Non-sacred. common, profane, opposite of tapu.
The Maori name for New Zealanders of European descent.
Communally owned residential development.
Farewell ceremony usually held after a Marae stay.
Ceremonial welcome Take a look at the interactive powhiri on the tourism NZ website http://www.newzealand.com/travel/about-nz/culture/powhiri/powhiri-introducti
Literally “hot hands”. Refers to the workers in the kitchen or whare kai who prepare the food, wash the dishes etc, for guests.
Maori discussion or way.
Carved ceremonial spear.
Literally, ‘people of the land’. Refers to the social group that possesses manawhenua (authority or ownership) over a particular place.
Burial ceremony. Maori ceremonies around death are very important. The mate or dead person or his or her tupapaku (lifeless body) are kept on the Marae for up to three days (depending on the importance of the person in the community) to allow mourners to come to pay their respects. Maori believe that the spirit does not leave the vicinity of the body immediately, and so the tangi is an opportunity for public grieving in which mourners speak directly and publicly to the mate (and sometimes hongi with the tupapaku), and use the event as an opportunity to say goodbye and to move on. It is a profoundly transformative ritual.
New-comers, including Pakeha.
Support, urge on.
Younger relation or sibling.
Maori self-determination. A philosophical and political movement among Maori for their understanding of the Treaty of Waitangi to be honoured. They hold that under International Law, any linguistic variation in Treaties or Agreements between the colonial powers and indigenous peoples must favour the Treaty version written and signed by the colonised in their own language. In this light, Tinorangatiratanga is seen for a call to equality of partnership and a reinstatement of self-determination by Maori.
Expert, master in a given field ie. Tohunga Whakairo – master carver.
Older relation or sibling.
Tuakana – Teina
The Maori tradition whereby older children take care of, protect and teach younger siblings.
Literally, ‘place to stand’. Refers to the place where one is born or with which one identifies culturally and ancestrally. In formal situations it is traditional for Maori to introduce not only themselves by name, but also to name their river, their mountain, their lake etc. This comes from a time when it was a matter of survival to know not only who a person was as an individual, but where they were from both geographically and ancestrally. Utu the code of reciprocity and/or revenge had no time frame, and historical obligations either positive or negative needed to be specifically understood. It is also the name of the place in the Waikato region which is the traditional seat of the Kingitanga Movement - the seat of the Maori King or Queen.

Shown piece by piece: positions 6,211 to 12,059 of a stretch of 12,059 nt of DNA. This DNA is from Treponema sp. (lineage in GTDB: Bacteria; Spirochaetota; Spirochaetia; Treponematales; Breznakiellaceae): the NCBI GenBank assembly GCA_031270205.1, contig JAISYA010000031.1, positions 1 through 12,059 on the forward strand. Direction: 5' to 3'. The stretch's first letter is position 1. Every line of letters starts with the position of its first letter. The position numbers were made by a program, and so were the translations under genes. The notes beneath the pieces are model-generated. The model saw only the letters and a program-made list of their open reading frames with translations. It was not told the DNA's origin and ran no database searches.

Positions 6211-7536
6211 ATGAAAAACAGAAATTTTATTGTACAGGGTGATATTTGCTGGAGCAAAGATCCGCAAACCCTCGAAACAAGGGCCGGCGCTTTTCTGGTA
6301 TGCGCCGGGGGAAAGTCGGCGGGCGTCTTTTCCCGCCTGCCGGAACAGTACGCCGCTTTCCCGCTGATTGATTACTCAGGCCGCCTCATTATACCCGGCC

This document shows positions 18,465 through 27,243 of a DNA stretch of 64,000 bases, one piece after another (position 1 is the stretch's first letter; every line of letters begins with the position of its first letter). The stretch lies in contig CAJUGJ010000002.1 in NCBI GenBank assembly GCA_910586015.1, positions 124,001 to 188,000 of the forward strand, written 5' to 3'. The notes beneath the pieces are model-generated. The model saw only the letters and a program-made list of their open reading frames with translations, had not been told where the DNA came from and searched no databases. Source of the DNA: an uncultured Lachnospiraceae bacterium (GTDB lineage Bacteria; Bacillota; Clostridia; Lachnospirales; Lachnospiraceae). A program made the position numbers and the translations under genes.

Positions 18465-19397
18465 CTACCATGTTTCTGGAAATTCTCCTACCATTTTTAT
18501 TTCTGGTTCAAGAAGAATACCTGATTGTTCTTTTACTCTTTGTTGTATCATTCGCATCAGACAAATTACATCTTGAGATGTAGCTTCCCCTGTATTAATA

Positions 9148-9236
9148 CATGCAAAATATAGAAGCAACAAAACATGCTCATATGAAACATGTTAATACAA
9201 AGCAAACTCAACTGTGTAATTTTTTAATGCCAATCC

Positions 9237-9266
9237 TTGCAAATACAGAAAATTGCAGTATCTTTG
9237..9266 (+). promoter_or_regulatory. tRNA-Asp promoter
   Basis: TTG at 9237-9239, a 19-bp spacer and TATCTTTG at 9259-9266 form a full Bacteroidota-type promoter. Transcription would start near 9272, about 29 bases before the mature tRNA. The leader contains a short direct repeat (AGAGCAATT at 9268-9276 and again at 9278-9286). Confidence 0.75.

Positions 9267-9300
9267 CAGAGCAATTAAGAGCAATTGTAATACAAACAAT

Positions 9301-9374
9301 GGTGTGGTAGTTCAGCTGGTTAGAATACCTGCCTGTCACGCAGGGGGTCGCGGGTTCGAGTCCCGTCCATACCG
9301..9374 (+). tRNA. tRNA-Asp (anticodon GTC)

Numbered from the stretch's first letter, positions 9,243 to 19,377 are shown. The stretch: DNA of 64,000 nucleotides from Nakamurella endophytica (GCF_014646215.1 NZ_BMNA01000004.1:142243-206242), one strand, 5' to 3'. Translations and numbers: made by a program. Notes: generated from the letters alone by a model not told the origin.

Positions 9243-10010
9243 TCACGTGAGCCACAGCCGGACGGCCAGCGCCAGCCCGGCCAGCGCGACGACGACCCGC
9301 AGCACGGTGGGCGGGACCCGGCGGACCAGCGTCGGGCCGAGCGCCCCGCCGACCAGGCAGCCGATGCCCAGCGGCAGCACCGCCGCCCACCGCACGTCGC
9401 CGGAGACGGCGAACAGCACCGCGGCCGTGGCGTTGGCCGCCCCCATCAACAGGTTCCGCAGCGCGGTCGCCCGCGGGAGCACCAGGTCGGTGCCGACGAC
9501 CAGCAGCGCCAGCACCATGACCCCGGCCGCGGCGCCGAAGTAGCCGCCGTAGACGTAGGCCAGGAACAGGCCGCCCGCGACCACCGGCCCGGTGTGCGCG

Cemetery or burial ground. Note that most Maori burial grounds have water available at the entrance/exit. This is to sprinkle on oneself after visiting the dead, to remove the tapu associated with death.
Custom of reciprocity or payback. Sometimes refers to revenge, but utu was and is a very basic cultural standard of Maori, who were very concerned to not be seen to be exploiting others. Utu is closely linked to manakitanga or the rules and customs of hospitality.
Purpose – as in the purpose of a Marae visit.
The gateway that usually separates a Marae or pa
(village) from the rest of the world. It marks the entrance transition point from profane or common space into sacred space – the Marae Atea
Song or chant.
Place in the Bay of Islands where the Treaty between the British and Maori was signed in 1840.
Canoe. In modern usage it is used to refer to an automobile. Sometimes used as a term for a confederation of tribes whose tupuna
(shared) ancestors arrived on the same waka
from the Pacific Islands at the time of migration, as in Mataatua Waka
The traditional challenge component of a powhiri
The (often long) ritual of reciprocal speech-making that forms a central part of a powhiri
Carving, usually of a building or building component. Carvings are not merely decorative, but tell the story of the ancestor whom the house represents, and of the people who occupy it.
Humble. Literally, ‘to make oneself little’. Persons who have this characteristic are most highly valued in Maori culture.
Communal dining room or building.
Ceremonial Meeting House, literally ‘big house’. Sometimes called a Whare Hui
(literally ‘meeting house’, or Whare Moe
(Sleeping house – since Maori hui
or meetings often go on for days and people sleep communally over extended periods. The wharenui
is seen as the embodiment of an ancestor – the ridge being the spine, the rafters the ribs, the koruru
(carved face at the apex of the front maihi (bargeboards) etc.
Maori Health Centre. Sometimes called a Whare Hauora.
(Wind, essence or breath of life).
A ceremonial canoe shelter. In modern usage, a garage.
Traditional place of esoteric learning.